The top phishing campaign detected was against Facebook with 24 instances detected.
Cybercriminals pose as ACSC to target Australians
The Australian Government has warned of an ongoing social engineering campaign that impersonates the Australian Cyber Security Centre with the intention to infect victims with malware.
The unknown cybercriminals are feigning as ACSC employees, contacting targets to alert them that their computer systems are compromised, requiring them to install remote administration and desktop sharing software in order to steal their banking credentials.
Australians who have been targeted in this campaign, or want to find out more information are advised to contact ACSC by calling 1300 929 371.
Meet Babuk Locker, First ransomware campaign of 2021
Only seven days into 2021 and a new form of ransomware has emerged ‘Babuk Locker’. This ransomware uses its own implementation of SHA256 encryption called “ChaCha8” and in addition with the so-called Elliptic-curve Diffie-Hellman key generation to protect its keys encrypt files. SHA256 is an encryption standard with its roots with the U.S. National Security Agency, while ECDH is an anonymous key agreement scheme.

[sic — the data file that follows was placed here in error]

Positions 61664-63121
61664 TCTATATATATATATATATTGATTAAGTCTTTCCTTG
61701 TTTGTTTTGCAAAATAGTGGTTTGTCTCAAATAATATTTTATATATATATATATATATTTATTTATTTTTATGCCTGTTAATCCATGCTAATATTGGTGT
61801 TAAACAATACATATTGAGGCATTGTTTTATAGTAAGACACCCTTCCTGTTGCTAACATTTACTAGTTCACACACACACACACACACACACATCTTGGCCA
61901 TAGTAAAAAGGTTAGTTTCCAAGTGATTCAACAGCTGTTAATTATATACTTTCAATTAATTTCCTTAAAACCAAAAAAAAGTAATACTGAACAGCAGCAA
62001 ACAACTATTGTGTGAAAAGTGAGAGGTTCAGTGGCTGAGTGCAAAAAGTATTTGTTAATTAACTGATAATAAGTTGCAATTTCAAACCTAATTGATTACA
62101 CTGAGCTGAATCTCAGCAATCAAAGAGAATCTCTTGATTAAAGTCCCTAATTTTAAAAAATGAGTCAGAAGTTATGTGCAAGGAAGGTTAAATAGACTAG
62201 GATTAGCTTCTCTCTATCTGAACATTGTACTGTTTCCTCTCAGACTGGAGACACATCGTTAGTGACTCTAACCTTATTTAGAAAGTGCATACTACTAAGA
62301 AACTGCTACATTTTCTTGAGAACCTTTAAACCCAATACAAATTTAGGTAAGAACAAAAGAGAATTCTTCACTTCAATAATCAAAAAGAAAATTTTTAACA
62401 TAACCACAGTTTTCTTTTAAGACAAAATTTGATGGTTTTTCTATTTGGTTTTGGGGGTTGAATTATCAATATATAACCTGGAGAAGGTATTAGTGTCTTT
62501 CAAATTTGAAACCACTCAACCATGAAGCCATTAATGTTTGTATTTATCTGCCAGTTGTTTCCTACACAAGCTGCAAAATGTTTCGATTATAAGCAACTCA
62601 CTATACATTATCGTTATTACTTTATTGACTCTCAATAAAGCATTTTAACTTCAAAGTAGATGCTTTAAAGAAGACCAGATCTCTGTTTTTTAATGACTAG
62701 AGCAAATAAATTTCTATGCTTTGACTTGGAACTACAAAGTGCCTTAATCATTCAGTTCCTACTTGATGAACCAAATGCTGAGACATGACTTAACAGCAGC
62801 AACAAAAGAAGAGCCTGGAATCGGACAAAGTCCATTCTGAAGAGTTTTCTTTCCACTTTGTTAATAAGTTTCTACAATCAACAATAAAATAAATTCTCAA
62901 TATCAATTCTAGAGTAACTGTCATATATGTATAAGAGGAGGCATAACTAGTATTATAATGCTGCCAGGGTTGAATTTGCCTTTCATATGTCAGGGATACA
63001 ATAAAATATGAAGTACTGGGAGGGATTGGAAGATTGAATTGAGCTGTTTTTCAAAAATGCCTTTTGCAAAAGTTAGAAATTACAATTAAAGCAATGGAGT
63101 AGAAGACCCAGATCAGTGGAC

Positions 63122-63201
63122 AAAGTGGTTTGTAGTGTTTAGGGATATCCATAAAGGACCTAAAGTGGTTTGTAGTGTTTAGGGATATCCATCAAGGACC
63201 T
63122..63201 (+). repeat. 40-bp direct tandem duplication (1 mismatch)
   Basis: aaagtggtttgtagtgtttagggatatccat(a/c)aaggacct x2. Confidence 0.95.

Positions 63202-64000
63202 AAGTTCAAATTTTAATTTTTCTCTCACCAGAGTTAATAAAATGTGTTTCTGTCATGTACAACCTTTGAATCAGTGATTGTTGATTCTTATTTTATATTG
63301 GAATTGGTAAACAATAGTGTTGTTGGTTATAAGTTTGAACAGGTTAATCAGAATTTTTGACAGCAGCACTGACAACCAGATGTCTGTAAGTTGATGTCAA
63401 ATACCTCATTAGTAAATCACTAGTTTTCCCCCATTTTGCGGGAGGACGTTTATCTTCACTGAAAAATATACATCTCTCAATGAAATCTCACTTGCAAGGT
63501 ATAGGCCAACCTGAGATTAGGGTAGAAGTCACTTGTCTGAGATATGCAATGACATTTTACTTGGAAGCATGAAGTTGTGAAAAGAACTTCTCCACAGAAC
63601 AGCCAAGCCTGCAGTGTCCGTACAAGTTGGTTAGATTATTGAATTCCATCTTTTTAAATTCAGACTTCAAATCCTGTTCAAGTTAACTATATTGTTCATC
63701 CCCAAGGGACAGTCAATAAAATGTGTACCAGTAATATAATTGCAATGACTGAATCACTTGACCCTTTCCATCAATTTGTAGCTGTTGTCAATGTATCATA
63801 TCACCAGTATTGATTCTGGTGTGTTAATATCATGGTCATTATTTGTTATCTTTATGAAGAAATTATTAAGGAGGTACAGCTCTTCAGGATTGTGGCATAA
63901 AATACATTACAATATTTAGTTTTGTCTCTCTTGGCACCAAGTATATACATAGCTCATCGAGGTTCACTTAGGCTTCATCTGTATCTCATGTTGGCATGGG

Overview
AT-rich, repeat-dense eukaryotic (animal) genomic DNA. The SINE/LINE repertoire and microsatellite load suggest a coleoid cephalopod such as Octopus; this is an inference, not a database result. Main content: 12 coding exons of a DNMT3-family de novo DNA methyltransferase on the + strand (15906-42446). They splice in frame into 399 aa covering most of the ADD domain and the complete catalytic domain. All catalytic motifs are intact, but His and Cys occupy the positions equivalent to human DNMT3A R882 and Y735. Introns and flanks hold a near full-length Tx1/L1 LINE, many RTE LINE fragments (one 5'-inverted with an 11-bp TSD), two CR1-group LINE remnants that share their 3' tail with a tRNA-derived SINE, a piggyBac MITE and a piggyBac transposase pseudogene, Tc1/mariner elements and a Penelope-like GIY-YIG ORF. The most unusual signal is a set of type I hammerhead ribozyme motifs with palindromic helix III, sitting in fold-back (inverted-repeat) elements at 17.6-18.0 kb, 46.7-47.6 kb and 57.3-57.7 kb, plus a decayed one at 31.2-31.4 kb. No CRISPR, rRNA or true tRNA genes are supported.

According to recent reports, Babuk Locker has accumulated a small list of victims globally, threatening their victims that if they don’t pay the varying ransom between $60,000 and $85,000 in bitcoin, their stolen data will be leaked onto the dark web.
New SUPERNOVA backdoor found in SolarWinds cyberattack
Security Researchers have discovered another backdoor within the SolarWinds supply-chain attack, potentially from another unknown threat actor. Known as ‘SUPERNOVA’, this malware is a web shell injected into the SolarWinds Orion code that would allow cybercriminals to execute arbitrary code on systems that use the compromised version of the SolarWinds. This malware is considered innocuous by itself and has been shown to take an entire .net application as a HTTP request and execute it within memory, without touching the disk. It is unknown how long SUPERNOVA has been within the Orion software. However, malware analysis has highlighted a compilation timestamp of March 24, 2020.